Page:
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REVIEW: McDonald’s Spicy Buffalo Chicken Poutine (Canada)

Written by | July 8, 2014

Topics: 7 Rating, Fast Food, McDonald's

McDonald’s Spicy Buffalo Chicken Poutine 1

McDonald’s seems to be going all-in with their poutines — though they only rolled out the regular one outside of Quebec fairly recently, they’re already starting to add variations to the menu.

A poutine can easily be a base for other stuff, and it’s easy enough for them to throw on ingredients that they’ve already got lying around. If this does well, it’s safe to assume that we can look forward to all kinds of poutine varieties (I’m holding out for the Big Mac poutine — I’m dead serious, I want that in my belly immediately). But first: the Spicy Buffalo Chicken Poutine.

The base is the standard McDonald’s poutine: same gravy, same curds, same fries. I basically liked that, so it’s not a horrible base to start with. Added on top are chicken pieces, Buffalo sauce, and green onions.

The woman behind the counter asked whether I wanted the chicken crispy or grilled; of course, I went with crispy. Because, let’s face it, it’s a poutine. I want it all fried. All of it. Can we just mash the whole thing into a ball and fry that too? How about my beverage, can I fry that? Heck, you may as well fry a Happy Meal toy and throw that in too. Because why the hell not, that’s why.

The chicken is the same type of chicken strip they use for their Snack Wrap, which is chopped into pieces. Though it does add some meaty substance to an already fairly substantial dish, the real differentiator is the spicy Buffalo sauce. It’s actually a pretty great addition. It adds a nice vinegary kick that helps to cut some of the richness from the gravy and the cheese; it also adds some of the flavour that the ho-hum gravy is lacking. It’s a surprisingly effective compliment to the overall poutine. But I wish it were a bit hotter; it has enough heat for you to recognize that you’re eating something spicy, but not enough to cause any real discomfort.

The green onions, however, add very little, aside from an aftertaste; between the salty gravy and cheese, and the vinegary Buffalo sauce, they get almost completely lost. All they did was force me to spend the rest of the afternoon with that taste in my mouth.

McDonald’s Spicy Buffalo Chicken Poutine 2

Of course, I can’t get through this review without acknowledging that it’s not the most attractive dish ever. A poutine isn’t particularly presentable to begin with, but somehow this is even uglier than usual. Maybe it’s the way the Buffalo sauce has been globbed onto the chicken as though it were some kind of hot red toothpaste, but the whole thing looks quite unappealing. You’ll just have to take my word for it when I say that it’s better than it looks.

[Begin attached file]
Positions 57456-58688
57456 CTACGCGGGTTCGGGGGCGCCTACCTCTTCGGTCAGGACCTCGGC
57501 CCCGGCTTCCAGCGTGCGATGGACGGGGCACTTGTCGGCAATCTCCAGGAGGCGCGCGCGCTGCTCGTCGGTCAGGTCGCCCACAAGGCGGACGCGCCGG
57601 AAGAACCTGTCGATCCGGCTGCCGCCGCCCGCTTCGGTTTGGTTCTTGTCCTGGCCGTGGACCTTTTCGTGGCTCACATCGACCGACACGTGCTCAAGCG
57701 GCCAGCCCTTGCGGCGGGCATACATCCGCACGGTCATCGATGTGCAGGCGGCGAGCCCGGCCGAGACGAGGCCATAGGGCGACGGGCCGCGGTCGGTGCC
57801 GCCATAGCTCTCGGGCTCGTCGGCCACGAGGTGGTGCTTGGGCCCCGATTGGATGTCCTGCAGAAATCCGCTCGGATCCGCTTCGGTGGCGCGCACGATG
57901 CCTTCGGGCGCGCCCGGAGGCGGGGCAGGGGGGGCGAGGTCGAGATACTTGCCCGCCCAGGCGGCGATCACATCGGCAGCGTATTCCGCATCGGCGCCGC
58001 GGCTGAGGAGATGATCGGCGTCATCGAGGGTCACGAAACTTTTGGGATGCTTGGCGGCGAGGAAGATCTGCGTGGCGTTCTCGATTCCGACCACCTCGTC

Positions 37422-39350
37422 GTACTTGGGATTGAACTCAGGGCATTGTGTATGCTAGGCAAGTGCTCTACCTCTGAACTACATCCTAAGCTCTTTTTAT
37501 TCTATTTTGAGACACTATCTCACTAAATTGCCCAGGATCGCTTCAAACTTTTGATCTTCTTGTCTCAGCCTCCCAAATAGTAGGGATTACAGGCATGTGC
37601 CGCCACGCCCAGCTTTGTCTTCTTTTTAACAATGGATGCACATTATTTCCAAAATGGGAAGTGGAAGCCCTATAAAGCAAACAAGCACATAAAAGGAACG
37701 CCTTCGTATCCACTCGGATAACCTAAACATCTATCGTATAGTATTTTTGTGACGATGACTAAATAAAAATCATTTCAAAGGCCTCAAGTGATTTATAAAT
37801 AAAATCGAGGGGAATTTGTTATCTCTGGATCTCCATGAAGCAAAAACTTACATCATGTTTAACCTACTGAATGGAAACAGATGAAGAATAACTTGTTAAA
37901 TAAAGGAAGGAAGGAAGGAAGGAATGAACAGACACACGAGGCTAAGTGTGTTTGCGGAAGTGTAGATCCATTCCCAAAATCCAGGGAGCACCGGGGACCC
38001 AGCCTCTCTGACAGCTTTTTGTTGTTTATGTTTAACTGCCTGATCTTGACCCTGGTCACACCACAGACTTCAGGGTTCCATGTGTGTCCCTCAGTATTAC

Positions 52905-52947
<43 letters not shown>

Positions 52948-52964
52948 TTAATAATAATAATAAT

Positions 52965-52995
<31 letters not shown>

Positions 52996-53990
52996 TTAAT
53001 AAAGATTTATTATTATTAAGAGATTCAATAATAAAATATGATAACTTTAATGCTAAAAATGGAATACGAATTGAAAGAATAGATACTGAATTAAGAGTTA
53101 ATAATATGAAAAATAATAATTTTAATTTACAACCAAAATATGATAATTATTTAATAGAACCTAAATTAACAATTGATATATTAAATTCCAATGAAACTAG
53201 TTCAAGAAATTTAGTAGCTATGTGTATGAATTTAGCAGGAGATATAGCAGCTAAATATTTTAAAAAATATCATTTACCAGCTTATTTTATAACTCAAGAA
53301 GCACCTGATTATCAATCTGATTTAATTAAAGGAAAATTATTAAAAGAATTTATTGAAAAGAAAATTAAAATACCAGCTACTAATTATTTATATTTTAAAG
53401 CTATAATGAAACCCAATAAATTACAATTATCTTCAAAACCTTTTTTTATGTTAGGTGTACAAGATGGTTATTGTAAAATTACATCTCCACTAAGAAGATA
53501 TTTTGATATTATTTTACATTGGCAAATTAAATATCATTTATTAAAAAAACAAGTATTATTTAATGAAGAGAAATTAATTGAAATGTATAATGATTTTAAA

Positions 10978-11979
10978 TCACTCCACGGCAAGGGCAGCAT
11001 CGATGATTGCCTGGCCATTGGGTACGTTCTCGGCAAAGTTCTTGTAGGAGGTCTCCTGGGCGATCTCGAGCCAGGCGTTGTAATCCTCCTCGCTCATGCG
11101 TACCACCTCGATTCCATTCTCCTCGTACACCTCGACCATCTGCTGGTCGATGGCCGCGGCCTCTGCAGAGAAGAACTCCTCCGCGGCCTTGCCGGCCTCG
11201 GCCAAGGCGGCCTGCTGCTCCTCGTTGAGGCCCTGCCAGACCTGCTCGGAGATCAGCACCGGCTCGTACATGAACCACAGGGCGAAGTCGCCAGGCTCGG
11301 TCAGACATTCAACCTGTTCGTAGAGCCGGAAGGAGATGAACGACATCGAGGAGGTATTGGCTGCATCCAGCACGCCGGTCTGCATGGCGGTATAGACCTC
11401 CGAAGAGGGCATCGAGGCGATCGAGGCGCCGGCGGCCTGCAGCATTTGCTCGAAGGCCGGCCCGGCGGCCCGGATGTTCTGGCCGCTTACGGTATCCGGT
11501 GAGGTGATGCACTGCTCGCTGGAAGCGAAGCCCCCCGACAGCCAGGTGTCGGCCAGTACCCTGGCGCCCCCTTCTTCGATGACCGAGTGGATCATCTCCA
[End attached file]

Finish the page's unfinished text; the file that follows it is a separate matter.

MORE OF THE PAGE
It reminded me a bit of KFC’s Famous Bowls (or as Patton Oswalt calls them, failure piles in a sadness bowl). Maybe it’s the chicken on top, or maybe it’s the fact that the fries get so thoroughly soggy that they barely have more structural integrity than a bowl of mashed potatoes. Still, they do retain a modicum of their French fry-ness, and the overall dish is more appealing than a Famous Bowl.

I liked it; the base poutine is decent enough, and the additions (mostly) improve things. It’s also a pretty decent value at five bucks. The box isn’t particularly huge, but it has heft. Picking it up, I was surprised at how heavy it was. It won’t make you the fullest you’ve ever been, but you will be satisfied.

(Nutrition Facts – 640 calories, 37 grams of fat, 13 grams of saturated fat, 1 gram of trans fat, 80 milligrams of cholesterol, 1640 milligrams of sodium, 52 grams of carbohydrates, 3 grams of fiber, 2 grams of sugar, and 25 grams of protein.)

Item: McDonald’s Spicy Buffalo Chicken Poutine (Canada)
Purchased Price: $4.99 CAN
Size: N/A
Purchased at: McDonald’s
Rating: 7 out of 10
Pros: Decent poutine base. Spicy Buffalo sauce compliments the poutine quite well. Fried.
Cons: Fries immediately sog up. Useless green onions. Not particularly spicy. Looks gross. Inability to have them mash it into a ball and fry the whole thing.

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REVIEW: Keebler Original S’mores Sandwich Cookies

Written by | June 27, 2014

Topics: 7 Rating, Cookies, Keebler

Keebler S'mores Original Sandwich Cookies

I have no idea how anyone ever came up with the idea for s’mores. What exactly were graham crackers even good for before they were used as bread in a toasted marshmallow and melted chocolate sandwich?